The final report was received and the project was completed in 2018. This system was designed to detect degradation to the pipeline and its impacts due to external encroachments, which are the two most common causes of pipeline leaks. The core technology of the acoustic ultrasonic sensors for detecting damage was modified and further improved in this project for the detection of soil movement and excavation equipment impacts to the natural gas pipelines. The field demonstration of the system also showed that the vibration sensor sensitivity needs to be increased to be more effective and further improvement of the sensor is needed before commercializing the technology.
This project developed and demonstrated the Real-time Active Pipeline Integrity Detection (RAPID+) system. The system detects degradation to the pipeline and its impacts due to external encroachments, which are the two most common causes of pipeline leaks. This system consists of a surface-mounted ultrasonic sensor array that can identify corrosion damage on or inside a pipe and detect encroachments that pose a threat. The project included the underground deployment and field-testing of the system at a California natural gas utility.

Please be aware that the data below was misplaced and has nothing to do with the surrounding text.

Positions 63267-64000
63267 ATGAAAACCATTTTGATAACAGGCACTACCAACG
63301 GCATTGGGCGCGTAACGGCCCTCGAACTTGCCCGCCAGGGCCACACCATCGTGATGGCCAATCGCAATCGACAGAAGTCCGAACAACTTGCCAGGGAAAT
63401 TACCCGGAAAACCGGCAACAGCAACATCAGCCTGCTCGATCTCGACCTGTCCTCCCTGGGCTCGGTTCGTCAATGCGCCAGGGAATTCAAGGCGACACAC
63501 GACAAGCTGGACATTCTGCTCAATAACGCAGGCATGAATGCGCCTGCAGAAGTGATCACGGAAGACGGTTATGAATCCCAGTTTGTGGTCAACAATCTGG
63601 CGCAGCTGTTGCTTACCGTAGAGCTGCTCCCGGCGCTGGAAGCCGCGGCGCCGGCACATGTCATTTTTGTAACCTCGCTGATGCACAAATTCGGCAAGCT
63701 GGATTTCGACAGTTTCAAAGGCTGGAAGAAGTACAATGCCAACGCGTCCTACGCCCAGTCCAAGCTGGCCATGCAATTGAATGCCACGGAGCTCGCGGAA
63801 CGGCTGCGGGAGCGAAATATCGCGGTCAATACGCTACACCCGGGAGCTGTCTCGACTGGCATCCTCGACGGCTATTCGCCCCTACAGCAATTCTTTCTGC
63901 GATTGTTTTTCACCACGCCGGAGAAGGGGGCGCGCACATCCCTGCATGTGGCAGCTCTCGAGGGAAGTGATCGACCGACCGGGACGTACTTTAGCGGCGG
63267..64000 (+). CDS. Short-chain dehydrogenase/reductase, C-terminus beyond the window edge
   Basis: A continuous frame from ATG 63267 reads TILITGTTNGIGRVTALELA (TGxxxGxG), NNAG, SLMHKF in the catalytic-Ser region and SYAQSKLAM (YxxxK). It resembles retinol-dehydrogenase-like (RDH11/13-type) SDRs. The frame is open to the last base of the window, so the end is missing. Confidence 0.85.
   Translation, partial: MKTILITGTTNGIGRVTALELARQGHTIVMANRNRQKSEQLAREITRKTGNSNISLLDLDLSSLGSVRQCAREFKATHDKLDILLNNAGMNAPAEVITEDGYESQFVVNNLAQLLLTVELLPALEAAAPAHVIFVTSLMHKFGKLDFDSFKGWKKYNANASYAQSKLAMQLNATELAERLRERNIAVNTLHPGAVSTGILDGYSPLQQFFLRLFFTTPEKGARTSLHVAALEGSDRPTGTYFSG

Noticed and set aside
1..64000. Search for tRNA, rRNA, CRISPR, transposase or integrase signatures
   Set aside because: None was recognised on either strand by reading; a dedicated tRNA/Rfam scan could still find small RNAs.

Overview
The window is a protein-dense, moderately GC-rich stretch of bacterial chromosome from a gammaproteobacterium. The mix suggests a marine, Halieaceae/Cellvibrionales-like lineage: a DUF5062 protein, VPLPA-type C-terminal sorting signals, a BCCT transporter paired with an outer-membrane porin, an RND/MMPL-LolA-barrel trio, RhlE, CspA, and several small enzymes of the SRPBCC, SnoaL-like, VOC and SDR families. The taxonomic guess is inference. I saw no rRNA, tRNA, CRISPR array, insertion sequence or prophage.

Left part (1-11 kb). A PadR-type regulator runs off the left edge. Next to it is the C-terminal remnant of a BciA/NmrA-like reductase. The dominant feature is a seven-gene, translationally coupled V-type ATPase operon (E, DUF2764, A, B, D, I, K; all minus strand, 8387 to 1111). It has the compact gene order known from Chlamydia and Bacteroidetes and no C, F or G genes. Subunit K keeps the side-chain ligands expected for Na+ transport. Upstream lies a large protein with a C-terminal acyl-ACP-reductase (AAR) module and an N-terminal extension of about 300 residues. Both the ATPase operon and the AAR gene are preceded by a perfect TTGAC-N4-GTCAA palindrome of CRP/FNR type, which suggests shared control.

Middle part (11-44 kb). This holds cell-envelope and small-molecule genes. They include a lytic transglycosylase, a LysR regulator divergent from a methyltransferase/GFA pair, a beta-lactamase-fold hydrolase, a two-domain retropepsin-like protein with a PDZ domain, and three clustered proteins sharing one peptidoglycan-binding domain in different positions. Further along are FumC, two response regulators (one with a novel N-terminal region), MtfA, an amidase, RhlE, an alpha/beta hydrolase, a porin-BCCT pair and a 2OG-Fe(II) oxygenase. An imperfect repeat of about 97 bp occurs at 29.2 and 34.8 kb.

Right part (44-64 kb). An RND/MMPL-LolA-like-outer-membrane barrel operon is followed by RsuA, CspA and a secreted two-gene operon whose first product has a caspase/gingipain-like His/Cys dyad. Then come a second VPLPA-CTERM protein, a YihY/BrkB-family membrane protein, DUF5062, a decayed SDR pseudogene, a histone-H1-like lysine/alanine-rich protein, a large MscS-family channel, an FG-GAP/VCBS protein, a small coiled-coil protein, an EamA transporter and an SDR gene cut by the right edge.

Installing sensors on pipes will avoid the high costs of monitoring pipelines in the field with inspection personnel. It is estimated to save nearly $5,000,000 per mile over 25 years.
The use of the system helps to prevent damage of natural gas pipelines before accidental third party impacts occur, as well as assess corrosion damage in underground pipelines, which will improve reliability of the pipelines.
The sensors can detect pipeline encroachment and thereby improve safety of natural gas pipeline infrastructure in real time with monitoring technology that can accurately report the pipeline condition; thus reducing the risk of catastrophic events due to third party impacts.